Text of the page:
According to Adobe, email promotions drove 25% more sales than in 2014. “Consumers are hyped for Cyber Monday, with social buzz more positive than what we saw on Black Friday, but they need to brace themselves for the highest out-of-stock rates of the season so far,” said Tamara Gaffney, principal analyst at Adobe Digital Index. Wal-Mart, for example, started its Cyber Monday sale at 8 p.m. on Sunday after noticing in previous years that many shoppers started hunting for the deals around that time., meanwhile, started its blitz of more than 30,000 “lightning deals” way back on Nov. 20, likely a nod to the fact that shoppers are looking for deals long before Cyber Monday — or even Black Friday — arrives. Bringing in cyber sales would add to the more than 151 million people who said they shopped either in stores or online over the Black Friday weekend, according to survey conducted by Prosper Insights & Analytics for the National Retail Federation.

Cyber Monday’s traffic and purchasing patterns underscored the extent to which the retail wars are increasingly being fought on the smallest of screens. For many people, Monday was their first day back at work after the long Thanksgiving weekend, so some shopping was presumably being done surreptitiously while at work. Consultancy Kurt Salmon, which works with retailers on supply chain issues, said it has found that some large retailers had trouble filling seasonal jobs in their online distribution centers this holiday season. Some stores such as Macy’s have begun opening their doors on Thanksgiving; Radio Shack said this year it would offer its deals on Wednesday; and Amazon, the world’s largest retailer, began offering some deals as early as 20 November, a week in advance. On Monday, department stores whose share prices had already declined recently, due to low expectations going into the last two months of 2015, fell further.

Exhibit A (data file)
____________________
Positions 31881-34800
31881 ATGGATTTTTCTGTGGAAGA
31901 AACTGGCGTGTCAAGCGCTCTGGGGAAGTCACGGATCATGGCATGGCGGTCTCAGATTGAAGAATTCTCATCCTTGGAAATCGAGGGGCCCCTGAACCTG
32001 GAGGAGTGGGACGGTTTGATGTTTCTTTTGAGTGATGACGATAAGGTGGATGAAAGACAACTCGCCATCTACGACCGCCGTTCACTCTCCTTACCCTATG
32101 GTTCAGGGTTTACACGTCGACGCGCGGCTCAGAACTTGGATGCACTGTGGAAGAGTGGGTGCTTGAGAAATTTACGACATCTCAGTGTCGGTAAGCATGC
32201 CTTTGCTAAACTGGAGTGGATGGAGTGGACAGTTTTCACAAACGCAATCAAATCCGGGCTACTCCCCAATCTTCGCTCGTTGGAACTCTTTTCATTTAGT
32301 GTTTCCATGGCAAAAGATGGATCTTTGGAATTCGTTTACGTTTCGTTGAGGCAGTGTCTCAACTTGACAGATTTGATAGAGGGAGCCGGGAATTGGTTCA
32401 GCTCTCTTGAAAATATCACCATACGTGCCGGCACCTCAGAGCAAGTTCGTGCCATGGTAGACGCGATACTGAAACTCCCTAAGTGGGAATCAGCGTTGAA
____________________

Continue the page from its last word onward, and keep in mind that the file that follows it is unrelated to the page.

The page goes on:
The strong online sales growth over the holiday weekend, did not appear to give investors confidence that retailers were in for an especially merry Christmas.